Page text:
Many are the times we as hunters have gotten lucky when it comes to guessing range. Some are seemingly extraordinarily good guessers while others have a trusted system. These systems sometimes involve the scope reticle or comparing the size of the deer with nearby landmarks. Many and varying are these systems, but none so sure as what modern technology provides.

Laser rangefinders, like so many other household items we use these days, were originally invented for military applications. My research revealed the first laser rangefinder came to be in 1964 and was created to be used in tanks. During the Vietnam War, handheld rangefinders were being experimented with for use in scout and sniper applications. Those who were there will be the first to tell you that these were questionable in their reliability.

Today, laser rangefinding equipment is super reliable and as ubiquitous as Remington Core-Lokt ammunition. There are products available nearly everywhere for every need and budget. The pocket-size handhelds are more than is needed for most big game hunters, some reaching clear out to 800 yards reliably. The features are endless, calculating for bow, rifle, shotgun slug, blackpowder or handgun. They can be programmed with your ballistics charts, account for weather, shot angle and altitude. Some binoculars and rifle scopes come with laser ranging technology, all designed to help John and Jane Q. Hunter make better shots. Knowing all this information is revolutionary indeed.

I, for one, feel confident to 300 yards in my “guessing” abilities. That being said, there are times I’ve missed purely because I missed my guess. I’m sure many of you experienced hunters and shooters can relate. The real joy of these laser rangefinders is the removal of any need to guess. You can know the distance for a fact.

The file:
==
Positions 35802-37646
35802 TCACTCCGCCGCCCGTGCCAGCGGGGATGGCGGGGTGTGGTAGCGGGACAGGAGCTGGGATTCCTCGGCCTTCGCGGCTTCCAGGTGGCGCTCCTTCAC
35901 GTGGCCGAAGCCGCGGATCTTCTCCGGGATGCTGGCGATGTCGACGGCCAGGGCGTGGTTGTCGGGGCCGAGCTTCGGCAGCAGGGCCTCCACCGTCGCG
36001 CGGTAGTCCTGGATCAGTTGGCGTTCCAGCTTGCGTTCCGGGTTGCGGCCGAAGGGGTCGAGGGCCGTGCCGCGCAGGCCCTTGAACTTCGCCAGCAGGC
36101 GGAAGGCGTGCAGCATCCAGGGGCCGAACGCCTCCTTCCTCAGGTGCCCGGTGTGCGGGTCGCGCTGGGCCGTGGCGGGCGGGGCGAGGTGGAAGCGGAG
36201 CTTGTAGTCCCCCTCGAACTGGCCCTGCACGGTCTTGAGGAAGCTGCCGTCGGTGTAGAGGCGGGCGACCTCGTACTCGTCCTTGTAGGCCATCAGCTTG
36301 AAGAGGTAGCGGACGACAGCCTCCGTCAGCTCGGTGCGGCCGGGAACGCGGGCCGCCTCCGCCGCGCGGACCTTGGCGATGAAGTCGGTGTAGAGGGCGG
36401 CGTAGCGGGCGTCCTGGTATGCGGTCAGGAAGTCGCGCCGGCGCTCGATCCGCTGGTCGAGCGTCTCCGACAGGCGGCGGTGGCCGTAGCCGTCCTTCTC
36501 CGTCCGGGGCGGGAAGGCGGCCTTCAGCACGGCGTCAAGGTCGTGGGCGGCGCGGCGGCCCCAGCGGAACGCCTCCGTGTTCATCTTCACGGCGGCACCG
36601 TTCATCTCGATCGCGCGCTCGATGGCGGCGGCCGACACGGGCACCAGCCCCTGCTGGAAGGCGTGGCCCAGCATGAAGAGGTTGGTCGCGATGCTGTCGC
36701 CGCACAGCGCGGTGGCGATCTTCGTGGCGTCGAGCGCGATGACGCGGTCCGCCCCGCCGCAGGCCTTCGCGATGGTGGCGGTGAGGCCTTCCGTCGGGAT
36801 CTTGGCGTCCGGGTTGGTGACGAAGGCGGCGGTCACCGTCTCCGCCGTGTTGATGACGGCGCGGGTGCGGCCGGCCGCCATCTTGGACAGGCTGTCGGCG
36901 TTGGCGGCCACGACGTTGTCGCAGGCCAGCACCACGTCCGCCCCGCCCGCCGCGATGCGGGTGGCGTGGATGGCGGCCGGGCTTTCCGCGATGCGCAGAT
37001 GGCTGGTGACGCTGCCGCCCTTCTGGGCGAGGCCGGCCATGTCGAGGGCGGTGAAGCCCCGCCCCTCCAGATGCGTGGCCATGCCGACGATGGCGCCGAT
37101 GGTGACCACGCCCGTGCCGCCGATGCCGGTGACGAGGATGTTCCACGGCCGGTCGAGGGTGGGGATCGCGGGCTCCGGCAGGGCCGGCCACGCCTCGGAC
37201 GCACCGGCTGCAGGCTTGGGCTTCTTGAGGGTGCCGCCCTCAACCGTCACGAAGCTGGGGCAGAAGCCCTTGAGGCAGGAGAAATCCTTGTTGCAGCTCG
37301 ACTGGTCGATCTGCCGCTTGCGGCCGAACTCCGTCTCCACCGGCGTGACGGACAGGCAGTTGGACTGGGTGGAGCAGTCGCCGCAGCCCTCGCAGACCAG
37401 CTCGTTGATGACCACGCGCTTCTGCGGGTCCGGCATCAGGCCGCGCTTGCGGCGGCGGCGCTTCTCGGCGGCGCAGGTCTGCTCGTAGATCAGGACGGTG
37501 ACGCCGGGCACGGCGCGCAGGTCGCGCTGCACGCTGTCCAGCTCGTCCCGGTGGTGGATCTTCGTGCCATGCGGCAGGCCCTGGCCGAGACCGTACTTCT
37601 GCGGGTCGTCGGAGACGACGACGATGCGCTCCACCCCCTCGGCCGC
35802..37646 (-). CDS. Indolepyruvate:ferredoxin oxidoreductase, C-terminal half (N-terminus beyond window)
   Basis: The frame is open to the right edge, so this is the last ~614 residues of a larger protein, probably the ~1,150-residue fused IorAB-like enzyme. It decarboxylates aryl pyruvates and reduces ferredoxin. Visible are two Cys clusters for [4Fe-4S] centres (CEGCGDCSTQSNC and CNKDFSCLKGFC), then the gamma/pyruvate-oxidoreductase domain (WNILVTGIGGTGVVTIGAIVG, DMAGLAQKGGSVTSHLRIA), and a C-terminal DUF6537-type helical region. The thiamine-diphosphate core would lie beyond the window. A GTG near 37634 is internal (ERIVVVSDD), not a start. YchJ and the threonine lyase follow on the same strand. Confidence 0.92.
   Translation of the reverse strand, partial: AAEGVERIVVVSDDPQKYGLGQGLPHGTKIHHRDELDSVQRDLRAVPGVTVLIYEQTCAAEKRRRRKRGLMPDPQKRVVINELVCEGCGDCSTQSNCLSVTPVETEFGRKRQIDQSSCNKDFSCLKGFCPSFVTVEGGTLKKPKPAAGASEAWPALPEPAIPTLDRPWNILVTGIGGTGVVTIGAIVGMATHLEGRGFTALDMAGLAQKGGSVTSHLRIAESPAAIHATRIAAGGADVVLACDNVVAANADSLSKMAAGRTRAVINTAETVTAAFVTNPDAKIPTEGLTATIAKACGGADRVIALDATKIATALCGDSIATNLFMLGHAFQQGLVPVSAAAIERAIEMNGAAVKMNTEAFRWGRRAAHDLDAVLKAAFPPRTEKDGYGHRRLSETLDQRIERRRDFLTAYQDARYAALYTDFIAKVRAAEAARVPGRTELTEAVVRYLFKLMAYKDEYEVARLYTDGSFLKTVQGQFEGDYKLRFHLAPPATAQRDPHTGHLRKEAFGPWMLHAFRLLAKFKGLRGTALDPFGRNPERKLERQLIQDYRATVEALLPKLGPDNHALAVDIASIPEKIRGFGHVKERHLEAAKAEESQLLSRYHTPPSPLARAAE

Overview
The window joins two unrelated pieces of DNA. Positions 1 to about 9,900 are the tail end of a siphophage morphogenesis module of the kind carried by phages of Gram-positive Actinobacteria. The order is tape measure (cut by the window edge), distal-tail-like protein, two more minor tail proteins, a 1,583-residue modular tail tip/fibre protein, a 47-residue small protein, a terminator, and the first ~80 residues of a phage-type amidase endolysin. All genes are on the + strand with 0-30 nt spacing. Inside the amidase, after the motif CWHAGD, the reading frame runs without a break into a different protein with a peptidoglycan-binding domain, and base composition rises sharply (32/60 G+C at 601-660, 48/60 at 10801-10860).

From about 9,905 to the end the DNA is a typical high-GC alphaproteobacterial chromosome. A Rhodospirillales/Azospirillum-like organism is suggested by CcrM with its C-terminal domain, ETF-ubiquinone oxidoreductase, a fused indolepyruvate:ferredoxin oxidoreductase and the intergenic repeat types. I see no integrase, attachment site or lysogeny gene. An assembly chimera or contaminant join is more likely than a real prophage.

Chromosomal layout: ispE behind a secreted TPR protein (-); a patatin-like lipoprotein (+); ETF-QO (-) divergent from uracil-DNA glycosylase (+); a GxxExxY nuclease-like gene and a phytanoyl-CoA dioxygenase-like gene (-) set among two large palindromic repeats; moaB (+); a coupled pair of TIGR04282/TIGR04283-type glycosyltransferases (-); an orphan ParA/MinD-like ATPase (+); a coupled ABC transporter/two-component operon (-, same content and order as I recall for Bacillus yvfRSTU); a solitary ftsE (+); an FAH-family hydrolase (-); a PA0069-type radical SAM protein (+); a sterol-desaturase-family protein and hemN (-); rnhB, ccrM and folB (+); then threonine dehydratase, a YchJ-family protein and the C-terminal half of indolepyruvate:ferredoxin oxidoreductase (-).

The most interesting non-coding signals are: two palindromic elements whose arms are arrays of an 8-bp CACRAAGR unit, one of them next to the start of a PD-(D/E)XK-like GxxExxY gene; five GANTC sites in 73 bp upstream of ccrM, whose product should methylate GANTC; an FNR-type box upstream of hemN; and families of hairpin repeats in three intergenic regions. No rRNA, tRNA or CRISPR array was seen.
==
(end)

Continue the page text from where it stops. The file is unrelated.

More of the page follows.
Caution and experience will teach you what you can and cannot do. These rangefinders are not infallible. Any target that doesn’t reflect light will be a poor conduit for your ranging efforts. Oftentimes a rock or tree near your trophy animal is a much more effective target for the laser to measure the distance. Any brush or branches that might get in your line of sight can result in a false measurement so make sure you have a clear shot for the laser and, of course, the bullet. Keep fresh batteries handy. I’ve seen bad reads from failing batteries as well.

While it’s yet another piece of gear to acquire and carry, a laser rangefinder can literally be the difference between bringing home your next trophy or having another winter of “tag soup.” The days of “Kentucky Windage” and “Tennessee Elevation” are numbered. Pony up the cash. You won’t be sorry.

What’s your distance measuring method? Email us at shootingthebreezebme@gmail.com. We would love to hear from any and all!

Dale Valade is a local country gent with a deep love for handloading, hunting and shooting.

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